Check with your insurance to see what they'll cover. Most medical insurances should cover a full exam with an ophthalmologist for the price of a visit to a specialist. In our case, it's a $30 co-pay. Our doctor warned us that many insurances do not cover the cost of refraction, however, so call ahead to your eye doctor for their price for what they'll charge you out of pocket if not covered, ask them for the insurance code for the procedure and then call your insurance company to ask if it's covered.
An optometrist is not a medical doctor, but they are trained post-doctorate professionals at local vision centers and optical shops. Double check when making your appointment that they will provide you with a thorough exam, not just to determine your prescription, but also to dilate your eyes and check for signs of glaucoma. Since treatment in the early stages of glaucoma (when you have no idea you have it) can literally save your vision, it's highly recommended to get regular exams once you pass the age of 35!! Yeah, I didn't know this either, but you can be sure I'm going to add it to my list of annual exams to have now! Anyway, back to optometrists... these exams will likely not be covered by medical insurance, but if you have supplemental vision coverage they'll usually cover or reimburse you a set amount. Mine, for example, required me having the optometrist fill out the claim form, which I send in and can be reimbursed up to $50. So, I called around, finding some places charging as much as $75 for an exam!! I went with a highly recommended place that charged $45 and would do a full exam (yes, checked me for glaucoma, which I don't have, phew!!). If you're near Bay Ridge Brooklyn, check out Oasis Vision Center (7411 5th Ave, Brooklyn), they were great, and they were extremely respectful when I told them I was purchasing glasses online - not a single sales pitch!!
Children's Eye Exams
Our pediatrician does a really easy test using PediaVision, a camera that takes a quick photo of the child's eye. It measures all sorts of things and can determine certain abnormalities that need to be checked by a vision specialist. Our 3 year old daughter failed this, and our 6 year old son failed his school's exam. So we took both for a full exam at a highly recommended local Pediatric Ophthalmologist (Dr. Caryn Pearlstein in Bay Ridge, Staten Island, or NJ). Their vision charts varied depending on if the child knew letters or needed pictures, as you can see Mia demonstrating in the photo below. With 2 kids getting examined, we were there a while, and eventually every image she saw was "poopy". Gah. Kids...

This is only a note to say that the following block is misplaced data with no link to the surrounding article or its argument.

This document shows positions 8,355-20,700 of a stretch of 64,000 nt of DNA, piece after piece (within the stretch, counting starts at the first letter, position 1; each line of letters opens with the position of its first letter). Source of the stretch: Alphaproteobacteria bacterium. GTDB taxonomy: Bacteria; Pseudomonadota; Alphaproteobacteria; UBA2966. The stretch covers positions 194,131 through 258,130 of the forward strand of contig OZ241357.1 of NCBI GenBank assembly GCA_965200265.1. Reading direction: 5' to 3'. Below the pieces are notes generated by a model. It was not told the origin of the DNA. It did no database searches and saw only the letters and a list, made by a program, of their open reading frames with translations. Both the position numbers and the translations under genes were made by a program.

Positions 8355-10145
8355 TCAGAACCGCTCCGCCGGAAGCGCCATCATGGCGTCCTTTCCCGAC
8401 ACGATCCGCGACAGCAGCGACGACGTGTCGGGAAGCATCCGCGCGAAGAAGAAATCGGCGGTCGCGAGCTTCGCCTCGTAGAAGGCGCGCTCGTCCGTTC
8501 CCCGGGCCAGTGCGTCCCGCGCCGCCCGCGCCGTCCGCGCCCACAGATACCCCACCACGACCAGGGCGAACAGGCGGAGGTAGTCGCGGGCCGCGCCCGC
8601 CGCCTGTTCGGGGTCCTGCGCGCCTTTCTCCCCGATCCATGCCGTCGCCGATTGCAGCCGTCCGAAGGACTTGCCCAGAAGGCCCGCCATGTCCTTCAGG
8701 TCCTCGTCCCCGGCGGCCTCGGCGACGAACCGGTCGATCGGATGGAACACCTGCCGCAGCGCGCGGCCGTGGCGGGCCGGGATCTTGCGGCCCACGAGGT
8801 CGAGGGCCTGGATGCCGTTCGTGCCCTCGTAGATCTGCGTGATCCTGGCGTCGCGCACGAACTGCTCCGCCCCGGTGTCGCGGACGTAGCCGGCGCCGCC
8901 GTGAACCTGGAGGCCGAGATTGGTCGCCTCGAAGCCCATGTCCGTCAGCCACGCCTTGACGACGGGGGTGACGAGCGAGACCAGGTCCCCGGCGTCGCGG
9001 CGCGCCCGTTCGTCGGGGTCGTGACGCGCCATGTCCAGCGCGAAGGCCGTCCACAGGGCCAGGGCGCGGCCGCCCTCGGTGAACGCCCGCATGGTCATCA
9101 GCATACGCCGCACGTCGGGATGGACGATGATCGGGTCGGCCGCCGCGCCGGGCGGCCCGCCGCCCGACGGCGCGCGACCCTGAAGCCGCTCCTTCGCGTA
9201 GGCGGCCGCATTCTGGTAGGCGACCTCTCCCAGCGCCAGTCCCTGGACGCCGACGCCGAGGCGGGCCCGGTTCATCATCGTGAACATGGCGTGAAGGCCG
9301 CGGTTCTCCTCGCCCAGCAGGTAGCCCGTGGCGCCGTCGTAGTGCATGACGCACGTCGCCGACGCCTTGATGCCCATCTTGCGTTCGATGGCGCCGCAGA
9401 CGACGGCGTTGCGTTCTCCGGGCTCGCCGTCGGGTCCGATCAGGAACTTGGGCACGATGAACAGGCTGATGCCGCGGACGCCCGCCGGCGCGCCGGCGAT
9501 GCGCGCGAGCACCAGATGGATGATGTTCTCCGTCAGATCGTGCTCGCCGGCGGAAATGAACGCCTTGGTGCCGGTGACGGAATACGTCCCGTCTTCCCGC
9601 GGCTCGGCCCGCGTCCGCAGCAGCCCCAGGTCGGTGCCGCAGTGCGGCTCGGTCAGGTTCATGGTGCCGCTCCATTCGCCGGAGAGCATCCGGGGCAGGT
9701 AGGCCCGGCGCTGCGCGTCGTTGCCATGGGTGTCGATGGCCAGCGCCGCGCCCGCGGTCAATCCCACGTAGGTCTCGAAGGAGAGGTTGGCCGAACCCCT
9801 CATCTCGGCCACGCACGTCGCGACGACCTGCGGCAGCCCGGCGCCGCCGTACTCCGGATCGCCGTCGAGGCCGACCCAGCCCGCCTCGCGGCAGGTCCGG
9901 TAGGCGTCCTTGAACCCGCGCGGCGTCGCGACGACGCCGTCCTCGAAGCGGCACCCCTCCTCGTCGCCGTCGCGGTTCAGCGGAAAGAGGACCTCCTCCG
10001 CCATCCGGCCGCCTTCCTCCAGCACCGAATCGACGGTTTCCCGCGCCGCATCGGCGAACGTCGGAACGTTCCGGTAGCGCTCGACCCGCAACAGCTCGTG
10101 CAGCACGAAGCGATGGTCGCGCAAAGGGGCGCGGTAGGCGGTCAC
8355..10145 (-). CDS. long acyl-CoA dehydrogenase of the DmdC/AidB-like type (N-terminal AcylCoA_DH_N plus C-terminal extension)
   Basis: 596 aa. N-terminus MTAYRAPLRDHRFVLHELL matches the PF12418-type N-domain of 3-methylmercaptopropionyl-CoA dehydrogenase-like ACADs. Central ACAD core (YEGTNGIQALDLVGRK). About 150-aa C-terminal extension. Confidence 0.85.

Make sure your prescription, whether filled out by an ophthalmologist or optometrist, includes the PD or pupillary distance. This is required for ordering glasses online, and while you can measure it yourself, a trained professional will be able to do it much more accurately.
You may be able to find affordable frames at your local vision center, however more often than not you'll find labels upward of $200+ and that doesn't even include the lenses!! Check with your insurance to see what they'll cover before deciding on your budget. My insurance, for example, will cover $100 per frame every 2 years, and $50 per lenses once a year. It was not enough to cover the child-proof MiraFlex frames (no hinges!!) everyone recommended for my 3 year old, so my search continued online, and this is where it gets interesting!!
There are numerous websites where you can find very budget-friendly glasses online. I ended up finding the cheapest Miraflex glasses on discountglasses.com (affiliate link) - Just $100 for the glasses, including the frames, meaning they would be 100% covered by our insurance and save me about $150 extra out of pocket that our local optician wanted to charge me!! It also meant I still have my $50 in lens credit to use later in the year if/when her prescription changes! For myself, I got a pair of glasses for $117 included lenses and a pair of prescription sunglasses for $60 including lenses (though my 2 pair were complimentary as part of an Instagram campaign I worked with them on; side note, this blog post is not sponsored by or in cooperation with them or any brand).